Regulation 14 – Restricts SOx emissions from ships by introducing a maximum sulphur content in marine fuels of 4.5 per cent. In addition, MARPOL Annex VI identifies SOx emission control areas (SECA). In these areas the maximum sulphur content of marine fuels used is 1.5 per cent. The Baltic Sea is the only area that is defined as a SECA in Annex VI. However, the North Sea has met the necessary criteria to be declared a SECA after the entry into force of the Annex. Furthermore, there may be other areas, i.e., areas to the west of the British Isles, west of continental Europe, US coastal waters or the Mediterranean, in total or in part, which may be proposed as SECAs in the near future. From the above, it is apparent that vessels may have to carry several grades of fuel oil, and thus overcome related potential practical problems.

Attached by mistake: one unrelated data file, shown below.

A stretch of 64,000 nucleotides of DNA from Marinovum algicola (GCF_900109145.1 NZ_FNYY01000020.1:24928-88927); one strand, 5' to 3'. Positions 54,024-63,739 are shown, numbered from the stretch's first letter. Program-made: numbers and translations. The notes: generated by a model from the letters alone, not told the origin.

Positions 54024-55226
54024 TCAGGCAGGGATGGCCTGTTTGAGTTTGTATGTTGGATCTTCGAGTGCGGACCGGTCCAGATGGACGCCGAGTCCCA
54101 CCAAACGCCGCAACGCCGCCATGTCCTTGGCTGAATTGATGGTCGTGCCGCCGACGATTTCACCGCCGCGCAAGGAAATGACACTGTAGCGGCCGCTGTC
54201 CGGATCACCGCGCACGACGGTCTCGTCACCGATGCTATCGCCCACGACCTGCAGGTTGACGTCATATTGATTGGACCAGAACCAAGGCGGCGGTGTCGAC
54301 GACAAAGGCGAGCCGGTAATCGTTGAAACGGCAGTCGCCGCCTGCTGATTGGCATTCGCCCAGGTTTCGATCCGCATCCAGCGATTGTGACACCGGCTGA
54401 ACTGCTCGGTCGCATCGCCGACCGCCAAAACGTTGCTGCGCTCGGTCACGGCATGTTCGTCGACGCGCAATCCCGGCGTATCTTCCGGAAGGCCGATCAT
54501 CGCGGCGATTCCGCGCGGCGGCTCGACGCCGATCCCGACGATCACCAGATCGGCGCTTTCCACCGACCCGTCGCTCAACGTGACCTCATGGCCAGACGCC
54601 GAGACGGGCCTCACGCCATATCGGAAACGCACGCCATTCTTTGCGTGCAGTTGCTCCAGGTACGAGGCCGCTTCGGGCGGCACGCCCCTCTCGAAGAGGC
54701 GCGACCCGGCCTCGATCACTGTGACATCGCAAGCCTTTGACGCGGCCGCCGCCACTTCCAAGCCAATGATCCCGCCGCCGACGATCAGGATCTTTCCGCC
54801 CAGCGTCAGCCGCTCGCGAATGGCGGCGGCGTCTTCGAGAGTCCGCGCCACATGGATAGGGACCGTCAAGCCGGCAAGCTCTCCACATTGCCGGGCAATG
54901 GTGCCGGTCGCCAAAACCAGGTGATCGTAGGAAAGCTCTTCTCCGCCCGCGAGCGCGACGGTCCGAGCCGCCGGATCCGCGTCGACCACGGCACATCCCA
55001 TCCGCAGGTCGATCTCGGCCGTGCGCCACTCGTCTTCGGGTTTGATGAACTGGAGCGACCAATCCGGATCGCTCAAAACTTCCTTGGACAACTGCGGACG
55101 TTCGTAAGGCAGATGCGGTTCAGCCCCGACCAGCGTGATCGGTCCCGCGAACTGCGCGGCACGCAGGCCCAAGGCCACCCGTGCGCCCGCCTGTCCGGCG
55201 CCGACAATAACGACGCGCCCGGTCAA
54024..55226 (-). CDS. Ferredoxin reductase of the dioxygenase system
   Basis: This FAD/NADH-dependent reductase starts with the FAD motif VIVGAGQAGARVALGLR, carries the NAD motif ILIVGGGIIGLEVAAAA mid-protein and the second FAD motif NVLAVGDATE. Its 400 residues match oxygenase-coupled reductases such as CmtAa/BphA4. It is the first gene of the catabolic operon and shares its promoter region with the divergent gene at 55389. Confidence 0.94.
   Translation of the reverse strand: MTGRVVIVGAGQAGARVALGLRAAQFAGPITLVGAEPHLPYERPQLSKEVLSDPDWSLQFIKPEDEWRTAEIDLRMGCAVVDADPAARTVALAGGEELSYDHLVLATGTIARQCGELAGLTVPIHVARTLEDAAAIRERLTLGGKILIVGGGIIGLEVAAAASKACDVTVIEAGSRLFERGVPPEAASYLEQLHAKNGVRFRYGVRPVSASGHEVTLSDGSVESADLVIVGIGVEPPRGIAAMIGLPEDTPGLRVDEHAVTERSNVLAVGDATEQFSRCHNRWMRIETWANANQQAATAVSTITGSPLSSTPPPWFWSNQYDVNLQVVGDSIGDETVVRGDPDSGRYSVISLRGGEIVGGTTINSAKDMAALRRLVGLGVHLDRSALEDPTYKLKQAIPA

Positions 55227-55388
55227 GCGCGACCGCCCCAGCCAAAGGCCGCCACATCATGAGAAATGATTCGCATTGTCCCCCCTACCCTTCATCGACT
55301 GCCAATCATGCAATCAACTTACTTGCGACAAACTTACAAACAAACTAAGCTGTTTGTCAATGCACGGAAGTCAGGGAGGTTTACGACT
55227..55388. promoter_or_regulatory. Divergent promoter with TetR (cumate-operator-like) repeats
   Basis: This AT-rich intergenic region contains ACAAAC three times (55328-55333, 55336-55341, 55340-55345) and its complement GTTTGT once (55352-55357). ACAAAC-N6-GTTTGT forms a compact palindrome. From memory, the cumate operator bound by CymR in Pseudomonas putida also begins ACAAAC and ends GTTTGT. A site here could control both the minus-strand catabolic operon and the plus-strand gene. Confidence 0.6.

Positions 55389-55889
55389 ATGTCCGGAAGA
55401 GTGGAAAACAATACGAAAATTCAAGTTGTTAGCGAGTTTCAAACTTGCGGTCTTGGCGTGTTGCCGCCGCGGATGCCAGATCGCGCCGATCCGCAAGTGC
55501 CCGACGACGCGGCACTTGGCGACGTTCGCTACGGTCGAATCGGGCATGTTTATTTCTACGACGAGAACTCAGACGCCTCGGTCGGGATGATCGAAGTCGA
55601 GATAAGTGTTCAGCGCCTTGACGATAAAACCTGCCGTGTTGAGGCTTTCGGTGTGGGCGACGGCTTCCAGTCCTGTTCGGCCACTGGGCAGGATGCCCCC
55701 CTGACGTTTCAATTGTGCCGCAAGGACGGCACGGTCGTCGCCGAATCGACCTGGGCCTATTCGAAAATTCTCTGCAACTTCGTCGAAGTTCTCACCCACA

Regulation 15 – States that in ports where there is a need to control the emission of VOCs, there is also a requirement for the ports to ensure appropriate recovery facilities are available.

Regulation 16 – Prohibits the incineration of certain substances, including; PCBs, garbage containing traces of heavy metals, refined petroleum products containing halogen compounds and residues from MARPOL Annex I, II and III cargoes.

Regulation 18 – Contains standards regarding the quality documentation requirements for fuel oil. The fuel oil must be free from inorganic oil, is not to include added substances or chemical waste and is not to exceed the sulphur limits of 4.5 per cent or 1.5 per cent. With respect to documentation, a bunker delivery note must be issued and retained specifying, among others, the oil-product name, density at 15 degrees Celsius and the sulphur content.

Failure to comply
Ships found not to be in compliance with Annex VI, once it enters into force, may be detained by port state control inspectors. Also, sanctions for violations, most likely fines, may be determined by local law where the violation occurs or the law of the flag state. Potential fines received as a result of the failure to comply with Annex VI will probably not fall within the scope of P&I cover, as they concern operational emissions as opposed to accidental releases of a pollutant. Nevertheless, any incidents reported will be considered on a case by case basis.